MUNICIPALITY:  Woodward Township
CEMETERY NAME:   Swissdale Evangelical Cemetery SCHADT NUMBER:  088


Number of Burials (approximate):  10

Dates of Activity:  1858 - present



The Cemeteries of Woodward Township, Clinton County, Pennsylvania (CCGS) (2005)



From Lock Haven (intersection of North Jay and Water Streets), cross the bridge at the courthouse, headed North toward Lockport.  Turn right at the end of the bridge, on Route 664.  From the courthouse intersection, you will have traveled 3.7 miles to a crossroads.  Turn right onto Bear Run Hollow Road.  Travel 0.4 mile.  The cemetery is on your left, on the property of Wayne and Cindy Love, 275 Bear Run Hollow Road.  The cemetery is to the right of the house in the brush along the road.  An additional stone is in the barn of Don Weise, 235 Big Plum Run Road.

GPS = N41 10.998 W77 25.260

Landowner / Caretaker:

Wayne and Cynthia Love

275 German Road

Lock Haven, PA 17745



Poor; needs brush cleared away from area



A large migration of Swiss families from Canton Bern, Switzerland, into what is now Clinton County occurred in the years immediately following 1825. Nicholas Suitercame here as a scout to view the land, and was so impressed that he sent word back to the old country to encourage settlement.  These families formed the nucleus of a settlement north of Lock Haven on Route 664, settling around a certain crossroads.  Their cluster of farms soon became known as the "German settlement," as these people spoke the Swiss dialect of the German language.  Eventually, it became known as Swissdale.

Originally, religious services were held in local homes, and later the barn of Nicholas Suiter.  Elizabeth (Witchi) Suiterhad been a Lutheran deaconness in Switzerland, and was lay-leader at the services.  Circuit-riding pastors from the Evangelical Association came through the area, and many of the settlers became members of the Evangelical Church.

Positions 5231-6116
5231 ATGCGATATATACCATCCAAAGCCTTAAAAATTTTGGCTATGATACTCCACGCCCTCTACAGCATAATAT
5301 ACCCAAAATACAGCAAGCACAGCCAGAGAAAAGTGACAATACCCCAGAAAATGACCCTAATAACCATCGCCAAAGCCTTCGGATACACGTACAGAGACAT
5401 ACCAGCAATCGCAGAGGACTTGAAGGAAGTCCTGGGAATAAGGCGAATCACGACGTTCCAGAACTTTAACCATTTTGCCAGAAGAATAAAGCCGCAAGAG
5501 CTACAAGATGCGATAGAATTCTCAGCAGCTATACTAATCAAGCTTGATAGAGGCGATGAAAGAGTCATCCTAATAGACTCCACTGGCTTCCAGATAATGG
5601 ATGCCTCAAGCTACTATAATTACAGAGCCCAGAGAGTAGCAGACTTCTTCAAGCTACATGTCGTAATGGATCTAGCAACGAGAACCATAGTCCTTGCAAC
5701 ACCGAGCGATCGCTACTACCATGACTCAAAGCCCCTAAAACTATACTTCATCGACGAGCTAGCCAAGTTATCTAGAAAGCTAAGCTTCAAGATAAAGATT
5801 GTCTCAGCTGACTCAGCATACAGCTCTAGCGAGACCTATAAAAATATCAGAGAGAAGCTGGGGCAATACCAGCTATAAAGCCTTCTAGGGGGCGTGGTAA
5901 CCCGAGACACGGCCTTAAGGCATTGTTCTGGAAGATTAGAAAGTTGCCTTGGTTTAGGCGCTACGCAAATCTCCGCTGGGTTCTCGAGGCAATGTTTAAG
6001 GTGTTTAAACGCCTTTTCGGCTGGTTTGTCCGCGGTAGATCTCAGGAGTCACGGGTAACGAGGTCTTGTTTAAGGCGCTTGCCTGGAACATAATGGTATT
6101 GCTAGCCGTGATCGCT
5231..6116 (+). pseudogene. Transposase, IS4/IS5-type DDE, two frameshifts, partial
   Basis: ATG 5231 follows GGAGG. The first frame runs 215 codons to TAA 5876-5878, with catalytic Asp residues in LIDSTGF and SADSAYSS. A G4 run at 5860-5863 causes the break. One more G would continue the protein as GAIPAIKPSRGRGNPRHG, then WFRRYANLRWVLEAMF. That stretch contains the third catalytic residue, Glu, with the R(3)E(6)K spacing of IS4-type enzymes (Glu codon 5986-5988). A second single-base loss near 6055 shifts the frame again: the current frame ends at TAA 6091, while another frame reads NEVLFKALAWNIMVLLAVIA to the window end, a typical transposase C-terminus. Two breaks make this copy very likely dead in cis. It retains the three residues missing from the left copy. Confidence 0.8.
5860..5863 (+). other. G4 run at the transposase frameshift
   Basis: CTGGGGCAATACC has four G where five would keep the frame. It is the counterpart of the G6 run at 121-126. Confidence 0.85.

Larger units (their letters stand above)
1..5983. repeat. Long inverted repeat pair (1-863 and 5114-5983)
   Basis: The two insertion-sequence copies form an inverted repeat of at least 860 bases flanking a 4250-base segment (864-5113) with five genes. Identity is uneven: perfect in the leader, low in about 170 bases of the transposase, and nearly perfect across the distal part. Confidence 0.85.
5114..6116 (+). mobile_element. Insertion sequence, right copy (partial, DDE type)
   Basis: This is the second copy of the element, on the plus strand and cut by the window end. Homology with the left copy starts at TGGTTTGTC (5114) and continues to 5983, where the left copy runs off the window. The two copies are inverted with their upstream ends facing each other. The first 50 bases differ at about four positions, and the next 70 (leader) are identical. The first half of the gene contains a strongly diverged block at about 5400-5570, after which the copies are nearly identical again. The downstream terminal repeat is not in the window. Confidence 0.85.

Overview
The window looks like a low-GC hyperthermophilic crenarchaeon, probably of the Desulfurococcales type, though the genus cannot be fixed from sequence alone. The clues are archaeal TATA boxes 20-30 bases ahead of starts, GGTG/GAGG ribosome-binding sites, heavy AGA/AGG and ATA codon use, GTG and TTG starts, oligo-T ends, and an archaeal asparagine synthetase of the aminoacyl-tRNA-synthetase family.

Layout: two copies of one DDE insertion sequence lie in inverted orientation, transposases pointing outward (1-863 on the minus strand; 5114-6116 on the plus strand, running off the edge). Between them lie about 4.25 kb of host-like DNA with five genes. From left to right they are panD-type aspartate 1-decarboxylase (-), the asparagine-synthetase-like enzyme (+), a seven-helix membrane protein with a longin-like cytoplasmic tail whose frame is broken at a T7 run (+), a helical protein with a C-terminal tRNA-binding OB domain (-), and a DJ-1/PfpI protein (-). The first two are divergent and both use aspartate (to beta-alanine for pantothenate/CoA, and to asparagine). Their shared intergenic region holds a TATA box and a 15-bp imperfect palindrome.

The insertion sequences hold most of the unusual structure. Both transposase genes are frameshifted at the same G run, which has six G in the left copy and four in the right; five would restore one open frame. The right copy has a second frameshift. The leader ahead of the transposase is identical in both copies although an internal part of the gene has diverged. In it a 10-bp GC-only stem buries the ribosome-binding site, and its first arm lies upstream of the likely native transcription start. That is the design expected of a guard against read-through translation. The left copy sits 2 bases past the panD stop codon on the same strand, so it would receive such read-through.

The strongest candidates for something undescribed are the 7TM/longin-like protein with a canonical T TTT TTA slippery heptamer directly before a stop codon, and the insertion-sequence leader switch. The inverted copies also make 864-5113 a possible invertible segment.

By 1843, there was enough support to consider a house of worship.  W. S. Seibertorganized a formal congregation in the schoolhouse on the B. F. Probst, later the Simcox, farm.  Worship was regularly held here, and when a new school was built in 1858, the old one was converted to a church with the addition of weather-boarding, pews and a pulpit.  In 1869, a new church was built at the crossroads in Swissdale, where the Evangelicals worshipped until 1895.  In that year, a denominational split occurred, and the United Evangelical Church built a church across the street from the 1869 structure.  In 1923, the two congregations united and continued to worship in the 1895 building.  The 1869 church was torn down in 1927.  The present Swissdale United Methodist Church uses the 1895 building.

During the period from 1843 to 1869, the lot surrounding the schoolhouse/church was used for burial purposes.  The lot became abandoned after that point, and was used for farming purposes.  It is said that pigs were left to root in the cemetery and disturbed all the markers.  One stone was taken into the barn, the child of Rev. David Orwig(who afterwards became a Bishop in the Evangelical Church).  In 1972, the Agnes flood swept down the run next to the cemetery, carrying away an untold number of markers.  One of these turned up downstream on the property of Mr. Don Weise, who has the marker preserved in his barn. 

Wayne and Cindy Love, current owners of the cemetery property, have gathered up the remaining stones, including the one from their barn, and placed them on the cemetery site.

We are also indebted to Mrs. Helen Marconior church history, and to Richard Winters, Fred and Anna Snyderfor the following account.

Two interesting occupants of this cemetery are William and Ann (Winters) SalmonThe sad story of their deaths is reprinted from the Clinton Democrat of 24 December 1850:

Melancholy Death. A case of remorse of conscience has been related to us as occurring near at hand, which, in its painful consequences, is not surpassed either in the world of fiction or of fact.  The wife of Mr. William Salmon, of Woodward township, in this county, had been lingering in an illness for several months previous to her death, which occurred about three weeks ago.  She was often dependent on her neighbors for what attentions she received.  Her two children were too small to afford her help or even to take care of themselves.  Her husband often left her alone for days at a time and when he would return it was not to make her sick bed cheerful by those attentions which a kind heart would render and a confiding companion would expect.  Sometime before her death he went to White Deer valley, Lycoming county, where he was engaged in his occupation, that of a stone mason.  Whilst there, his wife died.  He was sent for immediately, but, being slow to come, he found her buried when he arrived.  He had the body dug up from the grave.  He gazed upon the features of the dead a moment and then ordered the remains restored to the earth.  He returned to his labor, but the memory of his ill treatment to her haunted him in his moments of labor and rest.  His mind became a wreck.  He grew crazy and gnawed the very flesh of his body.  Even in his insanity he was a prey to remorse.  His system soon yielded to the influence of sympathy and in two weeks from the time he last looked upon the coffin of his wife, he had taken his place by her side in death.